In this Friday, April 13, 2012 photo, Kelly, left, and Bill Noorish walk around a model a Lennar Next-Gen multigenerational home, in Las Vegas.
The percentage of young adults living with parents, grandparents, or older siblings or roommates has nearly tripled since 1971, new data from the Pew Research Center shows.
In a 2021 survey of nearly 10,000 Americans, one in four adults from ages 25 to 34 lived in a “multigenerational family household” — defined as a household of adults 25 and older that includes two or more generations. About 9% of adults had these living circumstances in 1971, the report said.
While most young adults in multigenerational households lived in households led by one (39%) or two parents (47%) — the most common arrangements — about 14% lived in a household headed by someone other than a parent, such as a grandparent, sibling, roommate or an unmarried partner.
Finances and caregiving are the driving factors behind multigenerational households, the survey found, and there is also a correlation between education level and those who live in multigenerational households.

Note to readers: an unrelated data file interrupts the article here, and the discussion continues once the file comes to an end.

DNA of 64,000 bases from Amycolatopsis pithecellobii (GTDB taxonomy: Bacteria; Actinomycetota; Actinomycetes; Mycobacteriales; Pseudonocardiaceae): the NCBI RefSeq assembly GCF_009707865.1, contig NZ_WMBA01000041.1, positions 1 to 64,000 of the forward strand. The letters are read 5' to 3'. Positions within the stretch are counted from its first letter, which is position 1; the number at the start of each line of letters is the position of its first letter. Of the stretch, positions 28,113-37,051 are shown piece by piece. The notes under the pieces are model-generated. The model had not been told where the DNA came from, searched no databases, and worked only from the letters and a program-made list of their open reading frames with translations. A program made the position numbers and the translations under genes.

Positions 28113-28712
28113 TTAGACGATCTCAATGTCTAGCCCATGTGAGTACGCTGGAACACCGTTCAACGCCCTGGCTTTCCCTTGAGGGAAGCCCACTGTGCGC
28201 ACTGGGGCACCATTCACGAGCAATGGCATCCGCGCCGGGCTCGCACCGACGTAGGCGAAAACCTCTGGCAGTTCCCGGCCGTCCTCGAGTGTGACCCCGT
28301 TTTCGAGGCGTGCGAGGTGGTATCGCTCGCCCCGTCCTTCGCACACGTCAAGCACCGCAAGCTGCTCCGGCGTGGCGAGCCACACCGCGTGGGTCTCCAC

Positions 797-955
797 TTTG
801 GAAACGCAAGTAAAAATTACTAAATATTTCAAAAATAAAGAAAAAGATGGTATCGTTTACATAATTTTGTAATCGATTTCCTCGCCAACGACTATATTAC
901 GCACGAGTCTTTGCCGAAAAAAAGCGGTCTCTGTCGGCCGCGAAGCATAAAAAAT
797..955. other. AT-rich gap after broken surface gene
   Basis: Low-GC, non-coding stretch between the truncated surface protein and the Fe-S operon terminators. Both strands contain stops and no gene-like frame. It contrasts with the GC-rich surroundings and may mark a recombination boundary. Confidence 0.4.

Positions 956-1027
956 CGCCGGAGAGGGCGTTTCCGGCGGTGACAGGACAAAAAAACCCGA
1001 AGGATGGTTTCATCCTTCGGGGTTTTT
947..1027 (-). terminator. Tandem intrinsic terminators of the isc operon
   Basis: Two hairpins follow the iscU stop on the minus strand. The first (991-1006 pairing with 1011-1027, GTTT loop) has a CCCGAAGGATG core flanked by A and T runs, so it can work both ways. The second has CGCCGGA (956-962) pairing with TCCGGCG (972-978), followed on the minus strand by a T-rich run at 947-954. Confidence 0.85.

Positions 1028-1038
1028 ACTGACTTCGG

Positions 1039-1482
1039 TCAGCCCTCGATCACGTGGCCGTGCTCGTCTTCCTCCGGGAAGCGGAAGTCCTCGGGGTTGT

From 1971 to 2021, multigenerational living doubled to 16% among young adults with at least a bachelor’s degree, while it tripled to 31% among young adults who only finished high school.
In 1971, the rates of multigenerational living were similar among all young adults regardless of education level.
A separate Pew study found that 37% of men from ages 25 to 29 lived in a multigenerational household in 2021, compared to 26% of women in that age range.
Multigenerational living is also more common among immigrants and racial minorities. Rates were comparable among Black Americans (26%), Hispanic Americans (26%) and Asian Americans (24%), compared to 13% of White Americans. About a quarter of Americans who were born in another country live in a multigenerational household, compared to 17% of American natives.
Young adults’ incomes typically made up 22% of the earnings in a multigenerational household in 2021, the data showed.